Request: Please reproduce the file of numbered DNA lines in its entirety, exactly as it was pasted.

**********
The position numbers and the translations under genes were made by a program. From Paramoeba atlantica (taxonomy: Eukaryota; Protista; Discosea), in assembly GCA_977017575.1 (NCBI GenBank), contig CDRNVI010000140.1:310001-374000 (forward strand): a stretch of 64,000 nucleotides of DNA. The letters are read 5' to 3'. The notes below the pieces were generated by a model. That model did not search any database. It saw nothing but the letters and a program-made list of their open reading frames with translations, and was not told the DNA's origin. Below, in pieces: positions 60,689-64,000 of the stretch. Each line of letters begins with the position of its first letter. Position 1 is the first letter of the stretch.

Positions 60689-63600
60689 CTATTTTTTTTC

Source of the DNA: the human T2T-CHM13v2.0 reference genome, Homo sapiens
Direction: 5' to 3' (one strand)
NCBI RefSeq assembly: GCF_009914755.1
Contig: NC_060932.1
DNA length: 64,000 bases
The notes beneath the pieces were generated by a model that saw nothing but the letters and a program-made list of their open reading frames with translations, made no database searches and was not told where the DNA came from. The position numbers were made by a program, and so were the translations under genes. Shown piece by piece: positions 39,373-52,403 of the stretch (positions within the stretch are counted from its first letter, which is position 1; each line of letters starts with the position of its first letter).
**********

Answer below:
The position numbers and the translations under genes were made by a program. From Paramoeba atlantica (taxonomy: Eukaryota; Protista; Discosea), in assembly GCA_977017575.1 (NCBI GenBank), contig CDRNVI010000140.1:310001-374000 (forward strand): a stretch of 64,000 nucleotides of DNA. The letters are read 5' to 3'. The notes below the pieces were generated by a model. That model did not search any database. It saw nothing but the letters and a program-made list of their open reading frames with translations, and was not told the DNA's origin. Below, in pieces: positions 60,689-64,000 of the stretch. Each line of letters begins with the position of its first letter. Position 1 is the first letter of the stretch.

Positions 60689-63600
60689 CTATTTTTTTTC

Source of the DNA: the human T2T-CHM13v2.0 reference genome, Homo sapiens
Direction: 5' to 3' (one strand)
NCBI RefSeq assembly: GCF_009914755.1
Contig: NC_060932.1
DNA length: 64,000 bases
The notes beneath the pieces were generated by a model that saw nothing but the letters and a program-made list of their open reading frames with translations, made no database searches and was not told where the DNA came from. The position numbers were made by a program, and so were the translations under genes. Shown piece by piece: positions 39,373-52,403 of the stretch (positions within the stretch are counted from its first letter, which is position 1; each line of letters starts with the position of its first letter).